Essay: Fashion Wants You to Grow Up

IMAGE DESCRIPTION. But we disagree.

Back in January, I turned 20 and a quarter life crisis promptly followed. I suddenly felt old. I was no longer protected by the realm of teenagedom; when you’re a teenager, it’s acceptable to not know where you’re going in life, what you want to do or who you are, but as soon as 20 rolls around, it seems as though you suddenly need to have your life together. 

My birthday hit me like a ton of bricks. I remember sitting in a cafĂ© with my best friend two days later and crying out to the universe, “what have I done with my life?” I sat rambling on and on about changing my image and getting a tattoo because I felt like I needed a drastic change now that I was a ‘proper adult.’ One could say the pressure got to me. I couldn’t get over how much cooler 15 year olds were than me, and how much more said 15 year olds had achieved than me already. I was convinced that, because I didn’t have some miraculous fashion career yet, my life was going nowhere – which was ridiculous. 

People are growing up quicker nowadays, arguably due to the prevalence of social media.  A 15 year old today is much different to who I was five years ago (I was 15 half a decade ago? Excuse me while I go weep). The iPhone 3G was the it-item when I was that age, Instagram was still a new born, and Lily-Rose Depp was about 10. However, some things haven’t changed, and even back then, I was convinced that I had to start working for my future career, otherwise it would never happen. I started blogging because I was desperate to have something to my name, something to differentiate myself from others (oh the irony!), and open career doors even though I was only 15. I remember getting so down about not having many followers because I felt like I wasn’t making it online and thus in life. I was putting myself out there, but I didn’t really have any idea who I was or what I wanted to achieve, resulting in countless 7 month blogging hiatuses (which weren’t exactly going to help the follower count) and the deletion of about four years’ worth of blog content.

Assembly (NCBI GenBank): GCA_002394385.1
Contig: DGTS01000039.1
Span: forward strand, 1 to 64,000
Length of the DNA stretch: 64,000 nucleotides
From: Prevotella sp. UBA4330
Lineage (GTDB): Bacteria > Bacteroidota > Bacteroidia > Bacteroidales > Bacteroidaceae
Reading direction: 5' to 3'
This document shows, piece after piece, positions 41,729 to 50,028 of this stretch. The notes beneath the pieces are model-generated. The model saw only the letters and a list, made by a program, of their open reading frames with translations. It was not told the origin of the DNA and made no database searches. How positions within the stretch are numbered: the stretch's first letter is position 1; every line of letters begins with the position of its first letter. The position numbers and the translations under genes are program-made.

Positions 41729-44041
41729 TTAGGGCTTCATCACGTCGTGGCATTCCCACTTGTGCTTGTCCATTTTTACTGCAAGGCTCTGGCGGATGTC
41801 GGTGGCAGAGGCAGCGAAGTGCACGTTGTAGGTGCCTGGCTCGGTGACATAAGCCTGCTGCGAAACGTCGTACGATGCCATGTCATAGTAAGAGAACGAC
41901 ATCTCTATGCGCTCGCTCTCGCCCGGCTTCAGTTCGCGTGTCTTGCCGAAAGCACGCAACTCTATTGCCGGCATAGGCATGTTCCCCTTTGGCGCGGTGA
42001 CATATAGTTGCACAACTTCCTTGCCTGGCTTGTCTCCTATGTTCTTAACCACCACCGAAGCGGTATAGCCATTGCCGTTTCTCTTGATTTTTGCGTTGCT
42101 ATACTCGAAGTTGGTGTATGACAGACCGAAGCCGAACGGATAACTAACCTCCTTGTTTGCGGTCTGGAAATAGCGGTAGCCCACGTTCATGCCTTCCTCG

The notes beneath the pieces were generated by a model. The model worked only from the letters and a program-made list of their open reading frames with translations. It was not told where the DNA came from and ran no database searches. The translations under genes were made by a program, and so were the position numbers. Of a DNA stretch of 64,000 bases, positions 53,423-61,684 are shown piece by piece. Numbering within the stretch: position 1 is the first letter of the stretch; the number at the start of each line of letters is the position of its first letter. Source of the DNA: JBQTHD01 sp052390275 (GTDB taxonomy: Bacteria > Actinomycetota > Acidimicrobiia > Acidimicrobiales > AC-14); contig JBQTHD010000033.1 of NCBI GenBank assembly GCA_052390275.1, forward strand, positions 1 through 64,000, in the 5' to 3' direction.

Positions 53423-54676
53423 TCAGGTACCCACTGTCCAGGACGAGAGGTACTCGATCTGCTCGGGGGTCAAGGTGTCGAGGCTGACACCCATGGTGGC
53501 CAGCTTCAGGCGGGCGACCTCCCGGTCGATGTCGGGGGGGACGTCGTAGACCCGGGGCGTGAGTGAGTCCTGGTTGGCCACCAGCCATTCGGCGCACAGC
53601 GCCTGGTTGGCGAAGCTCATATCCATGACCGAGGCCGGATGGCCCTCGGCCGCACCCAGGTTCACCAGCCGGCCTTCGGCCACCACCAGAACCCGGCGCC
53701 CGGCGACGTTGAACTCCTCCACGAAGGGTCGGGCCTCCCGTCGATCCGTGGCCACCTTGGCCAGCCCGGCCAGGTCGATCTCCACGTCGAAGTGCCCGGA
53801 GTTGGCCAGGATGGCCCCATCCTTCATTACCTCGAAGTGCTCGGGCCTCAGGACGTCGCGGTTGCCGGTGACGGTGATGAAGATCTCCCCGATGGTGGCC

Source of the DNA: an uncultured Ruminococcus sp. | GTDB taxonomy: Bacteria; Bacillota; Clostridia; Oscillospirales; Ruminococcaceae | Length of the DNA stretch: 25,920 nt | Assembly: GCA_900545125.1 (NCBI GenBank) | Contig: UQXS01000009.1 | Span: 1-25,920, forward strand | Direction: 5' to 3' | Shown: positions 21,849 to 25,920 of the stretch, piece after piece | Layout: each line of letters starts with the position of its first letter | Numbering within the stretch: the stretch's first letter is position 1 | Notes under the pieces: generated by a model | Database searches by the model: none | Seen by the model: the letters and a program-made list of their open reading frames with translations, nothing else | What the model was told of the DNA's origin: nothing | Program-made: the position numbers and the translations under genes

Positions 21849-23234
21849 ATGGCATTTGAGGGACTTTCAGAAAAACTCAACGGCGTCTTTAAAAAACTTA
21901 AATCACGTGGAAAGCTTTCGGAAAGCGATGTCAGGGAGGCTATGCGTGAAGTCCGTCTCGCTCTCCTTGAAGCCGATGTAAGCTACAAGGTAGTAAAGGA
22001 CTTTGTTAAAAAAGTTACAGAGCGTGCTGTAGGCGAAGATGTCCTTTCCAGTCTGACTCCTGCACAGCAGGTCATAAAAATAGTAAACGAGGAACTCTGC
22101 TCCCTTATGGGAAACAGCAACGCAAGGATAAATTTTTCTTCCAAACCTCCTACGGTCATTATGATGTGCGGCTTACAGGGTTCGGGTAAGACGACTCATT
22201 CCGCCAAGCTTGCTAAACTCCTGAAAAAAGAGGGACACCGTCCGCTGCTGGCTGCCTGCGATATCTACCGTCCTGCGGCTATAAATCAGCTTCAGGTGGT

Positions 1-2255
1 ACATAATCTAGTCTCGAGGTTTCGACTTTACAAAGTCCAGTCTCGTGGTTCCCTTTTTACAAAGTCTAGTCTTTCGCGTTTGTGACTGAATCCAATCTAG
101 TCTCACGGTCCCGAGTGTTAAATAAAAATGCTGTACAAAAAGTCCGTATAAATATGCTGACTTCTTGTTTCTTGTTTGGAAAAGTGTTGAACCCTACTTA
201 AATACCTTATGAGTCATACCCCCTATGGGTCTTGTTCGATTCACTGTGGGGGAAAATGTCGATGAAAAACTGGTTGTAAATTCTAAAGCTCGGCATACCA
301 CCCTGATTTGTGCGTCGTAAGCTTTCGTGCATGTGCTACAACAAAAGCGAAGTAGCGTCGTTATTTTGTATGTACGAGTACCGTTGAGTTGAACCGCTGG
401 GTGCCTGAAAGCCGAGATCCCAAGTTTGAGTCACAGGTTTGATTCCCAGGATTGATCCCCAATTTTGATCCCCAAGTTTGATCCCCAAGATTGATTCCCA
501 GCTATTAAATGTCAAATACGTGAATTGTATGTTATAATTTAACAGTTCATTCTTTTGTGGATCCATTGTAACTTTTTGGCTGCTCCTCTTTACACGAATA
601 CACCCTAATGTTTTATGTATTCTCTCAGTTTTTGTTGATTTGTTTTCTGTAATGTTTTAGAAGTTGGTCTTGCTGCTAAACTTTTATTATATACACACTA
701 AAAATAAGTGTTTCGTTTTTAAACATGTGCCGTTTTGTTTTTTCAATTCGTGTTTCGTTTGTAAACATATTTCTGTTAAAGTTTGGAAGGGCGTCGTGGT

Trying to start life so young stressed me out. I had to choose my university course at 17, but I had absolutely no clue what direction in fashion I wanted to go in at that age. I picked fashion marketing because it sounded promising, only to discover it was completely wrong for me. The world was trying to make me decide my life at 17 - one day I was selecting my favourite member of One Direction, and the next I was choosing my career? 

At 15/16/17/18 and even 19, I didn’t know myself. I hadn’t had that eureka moment, in which you figure out your whole life purpose and discover yourself. But the truth is, self-discovery is not one stand alone moment – it happens over time as you work, study, experience life, and learn what you like and where your skills lie